Sunday, July 1, 2012

Night at the Theater Turns into a Crazy Adventure

There comes a time in everyone's life when they have to admit that no one will ever really "get" them like the people in their own family.  Take Crains and the The Pirates of Penzance.  Dad introduced it to us in the early 80's, a fact which originally annoyed us greatly, but as time has gone on it's become the fodder for many an inside joke in the Crain family.  Most of us can quote from it liberally and I still get some of the songs from it stuck in my head on a regular basis.  I've tried to get Glen in on it too, but apparently when you don't grow up being shown the movie on a weekly basis and listen to the soundtrack almost daily, you just don't get the hilarity of it all. 

So when my sister recently announced that Pirates of Penzance was coming to Wolftrap (a large outdoor theater near our home), I got excited to properly introduce the show to my children.  Although the temps were over 100 degrees and it was going to keep them up way past their bed times, I eagerly doled out the cash for the cheap lawn seats, hosed them down with bugspray, and patiently waited for them to magically get the Crain humor and start laughing hysterically.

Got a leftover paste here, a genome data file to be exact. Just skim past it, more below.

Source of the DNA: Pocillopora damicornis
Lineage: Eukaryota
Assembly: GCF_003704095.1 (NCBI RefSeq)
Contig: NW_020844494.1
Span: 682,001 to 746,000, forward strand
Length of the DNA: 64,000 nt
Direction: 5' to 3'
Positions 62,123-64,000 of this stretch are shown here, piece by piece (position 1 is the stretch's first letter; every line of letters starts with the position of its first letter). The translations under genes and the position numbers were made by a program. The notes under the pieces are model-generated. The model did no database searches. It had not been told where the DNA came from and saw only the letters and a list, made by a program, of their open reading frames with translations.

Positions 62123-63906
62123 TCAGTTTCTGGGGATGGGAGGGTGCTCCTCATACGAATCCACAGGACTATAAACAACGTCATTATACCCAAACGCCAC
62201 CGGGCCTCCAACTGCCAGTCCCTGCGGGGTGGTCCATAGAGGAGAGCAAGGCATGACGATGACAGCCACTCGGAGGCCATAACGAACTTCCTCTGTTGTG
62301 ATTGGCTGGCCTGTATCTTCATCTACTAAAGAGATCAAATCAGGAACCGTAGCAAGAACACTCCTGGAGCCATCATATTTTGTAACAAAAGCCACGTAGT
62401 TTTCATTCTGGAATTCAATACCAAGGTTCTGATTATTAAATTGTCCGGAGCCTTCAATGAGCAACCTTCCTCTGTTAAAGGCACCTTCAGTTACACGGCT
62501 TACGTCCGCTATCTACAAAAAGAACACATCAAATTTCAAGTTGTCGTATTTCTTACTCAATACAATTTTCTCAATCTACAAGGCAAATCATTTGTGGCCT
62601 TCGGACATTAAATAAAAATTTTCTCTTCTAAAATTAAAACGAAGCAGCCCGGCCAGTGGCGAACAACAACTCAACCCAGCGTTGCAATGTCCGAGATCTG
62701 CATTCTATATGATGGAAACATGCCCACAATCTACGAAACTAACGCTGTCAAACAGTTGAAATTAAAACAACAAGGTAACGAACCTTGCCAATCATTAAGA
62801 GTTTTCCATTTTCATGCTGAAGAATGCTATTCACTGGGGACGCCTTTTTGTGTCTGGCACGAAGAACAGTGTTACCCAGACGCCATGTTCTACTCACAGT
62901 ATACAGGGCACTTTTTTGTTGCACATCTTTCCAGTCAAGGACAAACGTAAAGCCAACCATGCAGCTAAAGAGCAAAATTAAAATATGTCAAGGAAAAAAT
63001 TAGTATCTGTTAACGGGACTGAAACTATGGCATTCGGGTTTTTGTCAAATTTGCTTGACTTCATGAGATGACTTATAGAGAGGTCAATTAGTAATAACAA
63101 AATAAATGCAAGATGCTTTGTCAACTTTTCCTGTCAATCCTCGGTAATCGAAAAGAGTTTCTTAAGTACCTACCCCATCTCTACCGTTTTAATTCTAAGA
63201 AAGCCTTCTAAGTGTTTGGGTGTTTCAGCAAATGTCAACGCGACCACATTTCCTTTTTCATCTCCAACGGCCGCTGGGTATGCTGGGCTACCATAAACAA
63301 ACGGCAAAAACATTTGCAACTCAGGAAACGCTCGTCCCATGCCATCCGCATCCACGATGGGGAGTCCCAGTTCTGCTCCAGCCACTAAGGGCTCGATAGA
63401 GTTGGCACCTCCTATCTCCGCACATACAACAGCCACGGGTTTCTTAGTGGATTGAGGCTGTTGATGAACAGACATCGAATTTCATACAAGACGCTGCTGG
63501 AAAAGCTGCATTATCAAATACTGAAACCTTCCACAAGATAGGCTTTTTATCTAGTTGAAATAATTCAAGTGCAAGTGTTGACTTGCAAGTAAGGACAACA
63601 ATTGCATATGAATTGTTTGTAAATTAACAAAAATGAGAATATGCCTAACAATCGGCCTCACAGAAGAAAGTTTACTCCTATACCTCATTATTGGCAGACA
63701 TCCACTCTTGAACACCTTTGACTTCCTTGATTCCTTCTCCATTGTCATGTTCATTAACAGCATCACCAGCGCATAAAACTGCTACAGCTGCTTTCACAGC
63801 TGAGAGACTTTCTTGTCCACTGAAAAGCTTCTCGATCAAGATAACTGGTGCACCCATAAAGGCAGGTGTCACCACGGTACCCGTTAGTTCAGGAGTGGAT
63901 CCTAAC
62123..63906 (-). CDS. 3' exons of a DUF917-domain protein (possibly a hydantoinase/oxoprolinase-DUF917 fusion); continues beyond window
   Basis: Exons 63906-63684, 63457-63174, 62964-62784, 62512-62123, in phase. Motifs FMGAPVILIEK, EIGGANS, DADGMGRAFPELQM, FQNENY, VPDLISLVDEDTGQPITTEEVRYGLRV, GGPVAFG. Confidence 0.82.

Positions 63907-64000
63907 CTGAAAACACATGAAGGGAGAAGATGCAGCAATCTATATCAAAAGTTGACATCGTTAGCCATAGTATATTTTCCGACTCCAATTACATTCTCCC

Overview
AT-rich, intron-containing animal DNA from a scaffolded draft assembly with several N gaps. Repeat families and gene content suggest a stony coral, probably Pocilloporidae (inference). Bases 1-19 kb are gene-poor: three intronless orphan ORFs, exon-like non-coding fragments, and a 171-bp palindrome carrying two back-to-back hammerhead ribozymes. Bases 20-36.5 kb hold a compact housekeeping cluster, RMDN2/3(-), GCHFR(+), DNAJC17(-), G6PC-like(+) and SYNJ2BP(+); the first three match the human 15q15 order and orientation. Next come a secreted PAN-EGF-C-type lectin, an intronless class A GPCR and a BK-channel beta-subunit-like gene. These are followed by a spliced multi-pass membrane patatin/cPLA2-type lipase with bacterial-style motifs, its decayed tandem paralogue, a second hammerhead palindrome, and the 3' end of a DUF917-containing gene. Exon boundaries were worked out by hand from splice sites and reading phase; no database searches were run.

As expected, my sisters and I danced  our way through the performance,  sang along to the songs, and in general thoroughly enjoyed our little blast from the past.  Turns out though that, like Glen, the kids didn't quite get the humor and spent most of the performance rather wiggly, needing to go the bathroom every 1/2 hour,  and begging for food.  Thank goodness for the policeman's antics toward the end that got them giggling, so the night wasn't a total wash for least until the last song of the night when a huge clap of thunder shook us back into reality. 
That was when the real adventure started. 

We had about 1/2 mile walk back to our car, so we, along with the thousands of other spectators,  hurriedly gathered our belongings and started walking quickly back to our car amidst near constant lightning and thunder. 

Then the wind started howling with gusts that we later learned were in the 60-80 mph range.  The flags lining the walkway were almost bent over double, our skin was being pelted with dirt and debris, and that was when my kids (three of them plus my nephew, Andrew) started screaming hysterically.  

At this point my sister and I each took charge of two kids  and started running.